The Blue Hour is the newest (#12) novel from author Douglas Kennedy. For me, it's the first time I've read Kennedy.
Robin Danvers is a successful accountant. But, she's not so successful at love. Her first marriage failed, but she remained hopeful that she would find someone to love and build a family with. Two years ago, she believed she had found that with Paul, one of her clients. Paul is artistic, 'bohemian' and terrible with finances - all quite the opposite of Robin. With her fortieth birthday behind her, Robin's biological clock is ticking quite loudly and there are cracks appearing in their marriage. When Paul suggests a month in Morocco Robin agrees. They arrive - and Paul disappears. Was it foul play? Did he stage his own disappearance? Did he just leave her alone in a foreign country? Where is he? And so begins Robin's search.....
The title? "Neither darkness nor light. The hour at daybreak or dusk when nothing is as it seems; when we are caught between the perceived and the imagined." The Blue Hour. The description perfectly mirrors Robin's state of mind and Kennedy's plot. Nothing is quite as it appears on the surface.
The novel is completely set in Morocco. I really have no knowledge of this country and found Kennedy's descriptions of the land, the people, the customs etc. rich, evocative and quite fascinating. The setting itself is a character in the book. Robin too, has no knowledge of the country which adds to her sense of danger, frustration and vulnerability.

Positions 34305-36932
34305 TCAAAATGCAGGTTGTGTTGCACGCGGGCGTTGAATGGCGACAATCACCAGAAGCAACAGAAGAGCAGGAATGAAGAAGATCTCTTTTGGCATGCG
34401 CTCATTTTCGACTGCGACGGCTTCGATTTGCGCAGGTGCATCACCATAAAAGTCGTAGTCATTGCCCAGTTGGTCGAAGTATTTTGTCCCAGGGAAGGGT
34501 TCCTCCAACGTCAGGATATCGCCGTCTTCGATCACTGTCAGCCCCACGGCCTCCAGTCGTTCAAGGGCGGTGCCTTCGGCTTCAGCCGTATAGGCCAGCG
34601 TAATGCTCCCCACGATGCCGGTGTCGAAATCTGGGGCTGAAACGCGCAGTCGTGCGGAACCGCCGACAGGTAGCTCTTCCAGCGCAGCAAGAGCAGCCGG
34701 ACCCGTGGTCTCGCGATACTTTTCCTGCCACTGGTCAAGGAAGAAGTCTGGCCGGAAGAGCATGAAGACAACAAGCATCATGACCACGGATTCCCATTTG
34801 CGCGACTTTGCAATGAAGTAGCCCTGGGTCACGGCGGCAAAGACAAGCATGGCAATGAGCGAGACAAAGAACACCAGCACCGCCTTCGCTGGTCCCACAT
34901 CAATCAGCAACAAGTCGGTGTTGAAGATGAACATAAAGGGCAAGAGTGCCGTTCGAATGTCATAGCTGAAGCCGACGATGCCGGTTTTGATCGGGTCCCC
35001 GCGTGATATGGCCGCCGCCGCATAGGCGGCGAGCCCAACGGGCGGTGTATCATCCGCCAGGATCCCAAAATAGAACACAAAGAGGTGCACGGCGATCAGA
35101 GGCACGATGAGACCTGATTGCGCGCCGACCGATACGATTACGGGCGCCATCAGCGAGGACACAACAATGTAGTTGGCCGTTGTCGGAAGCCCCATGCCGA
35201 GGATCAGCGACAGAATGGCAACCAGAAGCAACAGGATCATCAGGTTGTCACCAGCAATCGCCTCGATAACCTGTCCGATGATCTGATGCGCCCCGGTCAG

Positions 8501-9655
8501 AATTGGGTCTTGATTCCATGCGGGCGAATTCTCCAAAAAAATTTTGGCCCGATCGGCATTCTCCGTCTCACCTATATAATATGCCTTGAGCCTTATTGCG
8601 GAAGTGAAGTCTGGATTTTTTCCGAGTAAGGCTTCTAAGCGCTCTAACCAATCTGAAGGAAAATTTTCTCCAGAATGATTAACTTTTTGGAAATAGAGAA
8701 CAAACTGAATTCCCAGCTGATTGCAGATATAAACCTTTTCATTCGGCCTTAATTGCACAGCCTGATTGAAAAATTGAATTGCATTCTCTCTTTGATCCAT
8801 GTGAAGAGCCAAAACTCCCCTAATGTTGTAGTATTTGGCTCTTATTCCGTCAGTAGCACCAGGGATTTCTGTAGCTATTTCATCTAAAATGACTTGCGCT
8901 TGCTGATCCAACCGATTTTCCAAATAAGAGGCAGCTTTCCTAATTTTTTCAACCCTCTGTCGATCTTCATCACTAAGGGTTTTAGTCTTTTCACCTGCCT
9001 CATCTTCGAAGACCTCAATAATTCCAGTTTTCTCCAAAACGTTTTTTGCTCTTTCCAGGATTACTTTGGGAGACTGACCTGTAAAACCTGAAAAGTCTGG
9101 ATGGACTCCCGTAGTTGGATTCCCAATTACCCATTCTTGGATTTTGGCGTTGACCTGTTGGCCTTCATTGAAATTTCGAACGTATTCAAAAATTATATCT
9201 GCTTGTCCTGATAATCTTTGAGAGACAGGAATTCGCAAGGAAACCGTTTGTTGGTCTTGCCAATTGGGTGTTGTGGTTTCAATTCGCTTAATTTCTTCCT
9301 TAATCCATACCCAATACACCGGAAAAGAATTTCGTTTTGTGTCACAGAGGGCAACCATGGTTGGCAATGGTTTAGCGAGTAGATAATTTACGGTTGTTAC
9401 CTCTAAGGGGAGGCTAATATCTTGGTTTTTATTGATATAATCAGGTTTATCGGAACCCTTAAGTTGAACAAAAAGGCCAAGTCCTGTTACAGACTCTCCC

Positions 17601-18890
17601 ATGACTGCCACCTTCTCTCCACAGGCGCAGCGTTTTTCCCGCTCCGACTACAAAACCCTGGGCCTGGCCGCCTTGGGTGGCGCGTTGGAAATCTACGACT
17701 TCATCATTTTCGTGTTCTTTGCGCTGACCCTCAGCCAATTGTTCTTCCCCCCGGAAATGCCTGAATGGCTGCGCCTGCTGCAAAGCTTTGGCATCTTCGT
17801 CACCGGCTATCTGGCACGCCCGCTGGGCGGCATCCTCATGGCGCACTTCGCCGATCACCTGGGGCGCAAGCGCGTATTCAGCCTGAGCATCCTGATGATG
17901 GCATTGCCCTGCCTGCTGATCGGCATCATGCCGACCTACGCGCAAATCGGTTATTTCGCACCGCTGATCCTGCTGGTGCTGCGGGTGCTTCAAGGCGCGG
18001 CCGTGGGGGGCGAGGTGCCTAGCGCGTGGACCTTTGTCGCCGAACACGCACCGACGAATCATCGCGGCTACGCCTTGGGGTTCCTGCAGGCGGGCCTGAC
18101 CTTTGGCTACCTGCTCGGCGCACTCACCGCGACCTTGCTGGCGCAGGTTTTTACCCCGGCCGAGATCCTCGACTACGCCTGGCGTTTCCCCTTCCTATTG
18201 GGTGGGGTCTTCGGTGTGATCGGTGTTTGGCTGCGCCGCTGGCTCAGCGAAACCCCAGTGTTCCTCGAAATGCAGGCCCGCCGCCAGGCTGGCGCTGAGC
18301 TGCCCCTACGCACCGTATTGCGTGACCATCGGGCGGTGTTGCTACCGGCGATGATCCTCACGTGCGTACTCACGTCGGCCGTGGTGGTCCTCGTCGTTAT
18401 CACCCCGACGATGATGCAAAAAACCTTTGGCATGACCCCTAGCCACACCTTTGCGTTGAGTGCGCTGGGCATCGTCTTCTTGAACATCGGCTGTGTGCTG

As Robin searches for Paul, that danger increases - she is treading into the unknown. But here's the thing - I just didn't like Robin - I never connected with her. Despite her circumstances, I found her annoying at many turns. (And honestly, I just didn't get her devotion to Paul after some revelations) I wanted to see what happened of course (and quite a bit does) but I was not along side her, rather I was a dispassionate observer. I think using a first person narrative amplified this feeling as well.
But despite my dislike of Robin, I was caught up in Kennedy's tale - especially as it was unpredictable. Some of it seemed a bit far fetched, but had me envisioning The Blue Hour as a movie. And I loved the last two lines of the book - which I'm not going to spoil.
Read an excerpt of The Blue Hour. You can connect with Douglas Kennedy on his website, find him on Facebook as well as on Twitter.